In a speech Wednesday to the American Bar Association OSH Law Committee, Jonathan L. Snare, Acting Assistant Secretary of Labor for OSHA, outlined the agencyâ€™s direction for 2005. Here are highlights of his speech:
OSHA will maintain a â€œbalanced approachâ€ of: 1) strong, fair and effective enforcement; 2) outreach, education and compliance assistance; and 3) cooperative and voluntary programs.
OSHAâ€™s five-year Strategic Management Plan is on course to achieve the agencyâ€™s major objectives by 2008: reducing the occupational death rate by 15 percent and cutting the occupational injury and illness rate by 20 percent.
OSHA is committed to expanding outreach, education and compliance assistance through its Web site, its bi-weekly electronic newsletter QuickTakes, and various training programs. The agency will continue working on compliance assistance initiatives on recordkeeping, hazard communication, trenching and reactive chemicals, as well as motor vehicle safety for federal workers. Special attention will be given to Hispanic and other immigrant workers and employers.
OSHA will maintain its emphasis on cooperative and voluntary programs. The agency is working on VPP for Construction. Overall, OSHA has formed 304 Alliances to promote the value of safety and health and increased training and outreach, and 221 Strategic Partnerships.
OSHA intends to continue a strong yet fair enforcement program, projecting 37,700 inspections for FY 2005 â€” the same number planned for FY 2003 and 2004. The proposed budget for FY 2006 envisions the same number. Site Specific Targeting (SST) will continue to be used to identify employers with the highest injury and illness rates. Other strategies for inspection targeting include new task groups for health inspections, national and local emphasis programs, and the Enhanced Enforcement Program.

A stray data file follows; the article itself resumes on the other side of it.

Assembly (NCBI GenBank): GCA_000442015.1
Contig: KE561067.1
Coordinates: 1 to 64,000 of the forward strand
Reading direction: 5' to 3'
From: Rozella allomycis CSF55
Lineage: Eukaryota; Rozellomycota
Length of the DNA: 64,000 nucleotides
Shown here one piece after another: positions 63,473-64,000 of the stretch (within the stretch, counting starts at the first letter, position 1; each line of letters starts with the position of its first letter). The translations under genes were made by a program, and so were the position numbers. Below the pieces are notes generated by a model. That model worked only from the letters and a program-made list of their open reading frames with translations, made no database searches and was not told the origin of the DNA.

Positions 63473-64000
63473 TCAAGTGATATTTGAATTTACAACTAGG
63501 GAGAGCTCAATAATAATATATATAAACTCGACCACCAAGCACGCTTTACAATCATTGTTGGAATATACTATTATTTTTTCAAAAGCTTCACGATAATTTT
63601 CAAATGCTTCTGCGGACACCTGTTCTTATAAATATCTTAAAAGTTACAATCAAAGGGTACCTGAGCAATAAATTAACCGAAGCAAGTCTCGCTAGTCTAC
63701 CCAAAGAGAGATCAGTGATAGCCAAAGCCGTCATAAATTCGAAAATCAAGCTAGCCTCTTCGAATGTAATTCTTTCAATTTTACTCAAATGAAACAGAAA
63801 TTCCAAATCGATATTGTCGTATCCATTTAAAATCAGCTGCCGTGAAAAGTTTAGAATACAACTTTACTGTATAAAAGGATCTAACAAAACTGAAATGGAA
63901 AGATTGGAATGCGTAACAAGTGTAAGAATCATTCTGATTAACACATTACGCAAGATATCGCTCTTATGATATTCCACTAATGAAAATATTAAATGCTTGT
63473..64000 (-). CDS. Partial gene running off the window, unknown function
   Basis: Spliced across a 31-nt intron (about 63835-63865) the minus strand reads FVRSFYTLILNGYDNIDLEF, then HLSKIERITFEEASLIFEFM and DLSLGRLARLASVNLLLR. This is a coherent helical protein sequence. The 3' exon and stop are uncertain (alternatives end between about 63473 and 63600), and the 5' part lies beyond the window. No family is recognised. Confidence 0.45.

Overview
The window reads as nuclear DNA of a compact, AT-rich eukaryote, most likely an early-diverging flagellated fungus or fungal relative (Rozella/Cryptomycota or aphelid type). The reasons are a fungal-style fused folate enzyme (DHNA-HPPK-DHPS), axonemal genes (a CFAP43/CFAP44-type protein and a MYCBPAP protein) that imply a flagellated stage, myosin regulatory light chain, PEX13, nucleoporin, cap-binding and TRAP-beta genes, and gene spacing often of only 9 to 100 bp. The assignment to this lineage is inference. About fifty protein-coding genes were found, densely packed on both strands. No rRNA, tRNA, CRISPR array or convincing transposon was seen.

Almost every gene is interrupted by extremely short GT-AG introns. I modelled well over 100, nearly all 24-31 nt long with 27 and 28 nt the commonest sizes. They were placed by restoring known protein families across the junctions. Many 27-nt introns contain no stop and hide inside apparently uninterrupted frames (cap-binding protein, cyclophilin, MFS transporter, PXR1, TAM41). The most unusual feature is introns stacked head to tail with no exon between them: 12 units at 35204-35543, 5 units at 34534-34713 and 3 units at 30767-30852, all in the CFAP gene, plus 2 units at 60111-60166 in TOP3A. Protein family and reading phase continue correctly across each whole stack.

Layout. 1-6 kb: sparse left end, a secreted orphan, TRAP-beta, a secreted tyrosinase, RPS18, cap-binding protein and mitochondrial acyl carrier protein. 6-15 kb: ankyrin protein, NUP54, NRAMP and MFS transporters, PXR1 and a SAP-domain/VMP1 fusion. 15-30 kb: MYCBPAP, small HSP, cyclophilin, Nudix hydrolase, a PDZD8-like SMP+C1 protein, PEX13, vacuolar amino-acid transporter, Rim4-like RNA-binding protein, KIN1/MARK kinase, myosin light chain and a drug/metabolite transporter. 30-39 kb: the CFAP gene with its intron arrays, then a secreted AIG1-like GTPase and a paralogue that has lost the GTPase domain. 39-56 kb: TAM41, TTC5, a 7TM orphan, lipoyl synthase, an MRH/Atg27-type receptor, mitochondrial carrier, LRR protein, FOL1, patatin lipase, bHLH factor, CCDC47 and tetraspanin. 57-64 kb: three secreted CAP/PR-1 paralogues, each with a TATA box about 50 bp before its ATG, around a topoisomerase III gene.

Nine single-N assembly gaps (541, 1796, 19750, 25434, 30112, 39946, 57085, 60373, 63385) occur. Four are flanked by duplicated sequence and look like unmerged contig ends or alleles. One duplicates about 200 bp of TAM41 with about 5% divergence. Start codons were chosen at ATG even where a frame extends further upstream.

OSHA plans to better address cases that might be referred for criminal prosecution by providing specialized training to its compliance officers such as specialty criminal investigation courses.
In FY 2005, OSHA will continue work on the standards that are on its regulatory agenda including the proposed standard for hexavalent chromium. Earlier in this fiscal year OSHA issued a final rule for the Standards Improvement Project and also launched an effort to update the consensus standards over the next several years. In the coming months, the agency expects to issue proposals for electric power transmission and distribution in construction, confined spaces in construction, general working conditions in shipyards, and explosives. It also intends to have final action on assigned protection factors for respirators, employer payment for PPE, and electrical safety, and will continue with its â€œfour-pronged approachâ€ to ergonomics. OSHA will also be working on the proposals for crystalline silica and beryllium.
Did you enjoy this article? Click here to subscribe to ISHN.
NFPA ® for Electrical Safety in the Workplace is revised every three years, providing the most up-to-date requirements for safe work practices to reduce exposure to electrical hazards. This program analyzes several significant changes in 70E ® and is designed to clarify the reasoning behind the changes, and assist in determining how the changes impact employees and employers.